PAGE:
Among the many possible segmentation methods for finding nuclear positions, such as active contours or gradient flow (Dufour et al., 2005; Li et al., 2007), we found that the maximum of the convolution of raw data with a spherical mask was most robust. This approach works best when the GFP signal of the nuclei is of uniform intensity and nuclear signals do not merge as a result of crowding. Because real data are noisy and nuclei become very packed at late stages, we decide nuclear position based on convolution of the raw signal with a spherical mask of radius 0.75R, where R is the predefined radius of the nucleus (see below), capturing features of the nucleus that are less influenced by overall image noise. Given a curated nuclear position at time t, we define a cube with edges of length 1.25R around this position, convolve the time t+1 raw signal within this box with the spherical mask, and find the new position where the convolved signal is maximum (Fig. 2A). If more than one position within the search space shows a maximum convolution value, we choose the one closest to the position at time t. If the distance between the position at t and at t+1 is less than R, the new position is automatically accepted, and the user simply confirms that the automatic tracking is correct. Otherwise, the user is prompted for manual curation of the nucleus. Use of a search box of size proportional to nuclear radius was motivated by the observation that very early in development, nuclei are large and move around over long distances. At later stages, when nuclear radii are smaller, nuclei are more packed, hence their movement is constrained. In late development, large nuclei (e.g. E or P4 progeny) are also constrained; therefore, starting at ~250 minutes, we set the search space for nuclei in the C, E and P4 sublineages as min[radius, max(0.5 μm, 1.25δt,t+1)], where δt,t+1 is the displacement of that nucleus from the previous time point. These and other tracking parameters can be optimized depending on the particular sample. The tracking algorithm seeks a single nearby object at t+1 based on information at t. Thus, for cells that divided in the time between t and t+1, the tracking algorithm will only identify one daughter nucleus. The other daughter can be curated manually, or identified using a ‘cell division detection’ algorithm that has been described elsewhere (Kang et al., 2012). Most cell divisions in the data sets presented here were curated manually.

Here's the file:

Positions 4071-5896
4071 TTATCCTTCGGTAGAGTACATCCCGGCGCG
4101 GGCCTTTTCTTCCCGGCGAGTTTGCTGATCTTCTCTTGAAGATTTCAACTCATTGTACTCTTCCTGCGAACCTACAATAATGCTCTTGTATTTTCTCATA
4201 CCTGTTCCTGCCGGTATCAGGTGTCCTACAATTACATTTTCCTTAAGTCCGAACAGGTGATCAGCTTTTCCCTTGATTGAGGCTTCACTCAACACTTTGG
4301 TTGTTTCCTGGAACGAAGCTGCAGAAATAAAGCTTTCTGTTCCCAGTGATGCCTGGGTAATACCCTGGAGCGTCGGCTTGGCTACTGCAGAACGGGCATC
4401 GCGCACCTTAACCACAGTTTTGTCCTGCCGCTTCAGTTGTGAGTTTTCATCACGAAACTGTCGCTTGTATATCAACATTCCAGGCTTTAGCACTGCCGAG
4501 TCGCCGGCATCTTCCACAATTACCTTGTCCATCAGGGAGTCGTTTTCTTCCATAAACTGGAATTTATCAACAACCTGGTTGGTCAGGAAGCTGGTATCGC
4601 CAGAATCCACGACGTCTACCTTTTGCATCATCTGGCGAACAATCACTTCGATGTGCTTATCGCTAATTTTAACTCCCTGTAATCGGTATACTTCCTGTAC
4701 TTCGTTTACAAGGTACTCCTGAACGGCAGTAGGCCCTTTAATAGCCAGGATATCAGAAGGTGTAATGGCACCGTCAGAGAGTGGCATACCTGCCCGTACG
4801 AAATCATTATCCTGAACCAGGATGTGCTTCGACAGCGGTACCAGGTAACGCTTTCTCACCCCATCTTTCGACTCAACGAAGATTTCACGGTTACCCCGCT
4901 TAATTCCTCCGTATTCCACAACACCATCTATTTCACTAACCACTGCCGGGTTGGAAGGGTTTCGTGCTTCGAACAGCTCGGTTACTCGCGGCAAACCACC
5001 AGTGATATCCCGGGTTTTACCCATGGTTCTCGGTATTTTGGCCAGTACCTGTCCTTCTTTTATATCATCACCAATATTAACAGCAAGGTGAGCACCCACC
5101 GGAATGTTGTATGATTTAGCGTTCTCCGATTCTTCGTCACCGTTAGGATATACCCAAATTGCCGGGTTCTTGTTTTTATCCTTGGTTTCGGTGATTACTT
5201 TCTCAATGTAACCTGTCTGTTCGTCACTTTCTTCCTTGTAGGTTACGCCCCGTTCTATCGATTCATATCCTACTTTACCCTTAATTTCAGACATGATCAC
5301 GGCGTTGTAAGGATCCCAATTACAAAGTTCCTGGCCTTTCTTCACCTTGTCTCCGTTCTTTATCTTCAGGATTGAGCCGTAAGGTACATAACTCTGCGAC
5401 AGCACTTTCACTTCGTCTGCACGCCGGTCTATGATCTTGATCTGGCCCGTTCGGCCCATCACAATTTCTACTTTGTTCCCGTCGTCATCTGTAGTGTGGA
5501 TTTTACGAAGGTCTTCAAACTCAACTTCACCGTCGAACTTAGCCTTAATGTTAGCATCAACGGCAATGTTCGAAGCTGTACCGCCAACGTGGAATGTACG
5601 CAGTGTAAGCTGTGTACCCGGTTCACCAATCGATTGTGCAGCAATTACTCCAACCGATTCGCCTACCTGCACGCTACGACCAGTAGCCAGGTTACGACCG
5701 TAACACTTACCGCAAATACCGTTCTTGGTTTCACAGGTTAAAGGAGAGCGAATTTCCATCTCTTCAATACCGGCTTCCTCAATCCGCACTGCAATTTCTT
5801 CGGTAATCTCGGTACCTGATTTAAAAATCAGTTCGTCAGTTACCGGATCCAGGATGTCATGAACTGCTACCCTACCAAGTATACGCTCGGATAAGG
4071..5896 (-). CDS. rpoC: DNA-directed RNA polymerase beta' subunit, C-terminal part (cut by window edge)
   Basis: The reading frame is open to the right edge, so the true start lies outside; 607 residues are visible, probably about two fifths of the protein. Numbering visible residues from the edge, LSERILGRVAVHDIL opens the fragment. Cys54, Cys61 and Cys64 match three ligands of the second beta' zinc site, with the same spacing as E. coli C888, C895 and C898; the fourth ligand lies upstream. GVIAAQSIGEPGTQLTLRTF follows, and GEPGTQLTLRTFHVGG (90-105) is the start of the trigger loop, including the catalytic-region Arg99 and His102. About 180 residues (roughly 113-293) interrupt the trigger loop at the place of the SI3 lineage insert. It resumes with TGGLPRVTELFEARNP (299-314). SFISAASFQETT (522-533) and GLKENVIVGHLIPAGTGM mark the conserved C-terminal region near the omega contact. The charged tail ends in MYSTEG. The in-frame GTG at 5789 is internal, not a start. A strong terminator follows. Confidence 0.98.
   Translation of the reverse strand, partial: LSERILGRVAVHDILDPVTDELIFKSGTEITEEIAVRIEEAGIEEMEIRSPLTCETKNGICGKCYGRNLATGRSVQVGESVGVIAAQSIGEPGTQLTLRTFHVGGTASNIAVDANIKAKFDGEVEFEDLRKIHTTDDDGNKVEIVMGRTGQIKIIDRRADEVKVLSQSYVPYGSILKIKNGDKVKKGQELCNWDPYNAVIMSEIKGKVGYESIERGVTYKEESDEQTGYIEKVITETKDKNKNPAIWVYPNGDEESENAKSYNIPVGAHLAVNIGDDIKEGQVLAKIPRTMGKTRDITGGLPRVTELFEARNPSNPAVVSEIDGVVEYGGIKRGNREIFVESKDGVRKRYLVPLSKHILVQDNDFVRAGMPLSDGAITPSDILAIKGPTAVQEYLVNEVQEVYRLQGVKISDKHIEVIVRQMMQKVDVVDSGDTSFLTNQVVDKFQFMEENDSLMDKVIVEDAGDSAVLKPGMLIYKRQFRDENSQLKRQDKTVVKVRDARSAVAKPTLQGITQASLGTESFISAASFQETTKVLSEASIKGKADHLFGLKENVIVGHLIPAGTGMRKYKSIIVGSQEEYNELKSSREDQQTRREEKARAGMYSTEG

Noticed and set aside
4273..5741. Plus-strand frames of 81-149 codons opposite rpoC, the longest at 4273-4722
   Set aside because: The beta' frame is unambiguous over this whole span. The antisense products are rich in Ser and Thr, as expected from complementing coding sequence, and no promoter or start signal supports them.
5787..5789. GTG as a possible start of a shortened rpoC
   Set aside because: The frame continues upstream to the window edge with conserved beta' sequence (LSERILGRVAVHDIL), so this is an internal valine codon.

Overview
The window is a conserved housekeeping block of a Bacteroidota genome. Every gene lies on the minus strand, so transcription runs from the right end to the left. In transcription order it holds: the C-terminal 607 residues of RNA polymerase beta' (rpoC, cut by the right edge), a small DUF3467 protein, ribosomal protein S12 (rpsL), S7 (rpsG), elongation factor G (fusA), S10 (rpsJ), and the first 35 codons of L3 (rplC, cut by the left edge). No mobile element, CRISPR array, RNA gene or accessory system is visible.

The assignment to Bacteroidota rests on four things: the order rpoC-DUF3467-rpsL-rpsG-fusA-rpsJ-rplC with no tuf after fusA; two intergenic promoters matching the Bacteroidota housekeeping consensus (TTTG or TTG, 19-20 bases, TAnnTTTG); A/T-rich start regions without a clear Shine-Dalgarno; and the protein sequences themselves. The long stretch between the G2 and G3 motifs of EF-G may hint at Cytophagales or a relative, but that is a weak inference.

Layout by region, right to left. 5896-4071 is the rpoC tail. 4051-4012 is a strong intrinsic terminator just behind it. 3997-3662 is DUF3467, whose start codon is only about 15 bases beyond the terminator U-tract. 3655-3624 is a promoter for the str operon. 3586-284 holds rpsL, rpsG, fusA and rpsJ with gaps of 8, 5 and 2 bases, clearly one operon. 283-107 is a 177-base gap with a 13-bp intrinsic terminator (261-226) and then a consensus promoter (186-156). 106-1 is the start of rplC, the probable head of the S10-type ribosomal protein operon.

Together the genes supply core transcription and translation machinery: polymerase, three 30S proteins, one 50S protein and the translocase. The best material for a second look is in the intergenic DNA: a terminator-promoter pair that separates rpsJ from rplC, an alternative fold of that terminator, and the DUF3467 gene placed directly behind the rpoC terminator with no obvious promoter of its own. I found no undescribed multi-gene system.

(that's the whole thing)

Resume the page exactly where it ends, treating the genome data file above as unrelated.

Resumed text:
Effects of nuclear brightness, nuclear radius and cell death
Our convolution maximum approach is most successful when the nuclear fluorescence signal is uniform within a nucleus and neighboring nuclei have similar intensity. This approach is slightly less reliable when fluorescence intensity differs significantly between neighboring nuclei. For the HIS-72::GFP marker used here, nuclei in the D, P4 and E lineages show fainter fluorescence than those of the AB, MS or C lineages. Thus, after convolution, the position of a faint nucleus is shifted towards one of the brighter neighboring nuclei if the latter is close enough (Fig. 2B). However, as these faint nuclear signals account for only 42 of all 558 live nuclei, and only some of these 42 reside near more intense AB or MS nuclei, mis-positioning accounts for <5% of curation events.
Although previous nuclear tracking methods search for an appropriate nuclear radius during segmentation (Bao et al., 2006), we found that the efficiency of our convolution maximum approach was increased by pre-specifying nuclear radii. In wild-type C. elegans embryos, nuclear radius decreases during development in a predictable way such that nuclei at any given round of division of a blastomere have similar radii (e.g. all AB16 cells have similar radii) (Fig. 2C). The local search algorithm for tracking is insensitive to slight decreases (but not to increases) in the nuclear radius, i.e. the predicted nucleus could have a radius slightly smaller by as much as 0.25 μm than the actual radius. The additional computation required to obtain a precise nuclear radius is therefore unnecessary for tracking. In mutants, or in non-C. elegans samples (see below), the nuclear radius model can be defined to allow more or less variation in nuclear size. Cells undergoing programmed cell death (apoptosis) display a distinctive pattern of histone-GFP expression in 4D movies (Fig. 2D; supplementary material Movie 2). Cells fated to undergo apoptosis are smaller than their sisters, although their nuclei are similar in size (Sulston et al., 1983; Hatzold and Conradt, 2008). Our procedure follows dying nuclei at their initial radius and represents them as a red circle of constant radius. When fluorescence of the dying cell drops below a threshold that would not interfere with the tracking of neighboring cells, the cell is marked as dead and is removed from the digital image.
An integrated graphical user interface for tracking, curation and visualization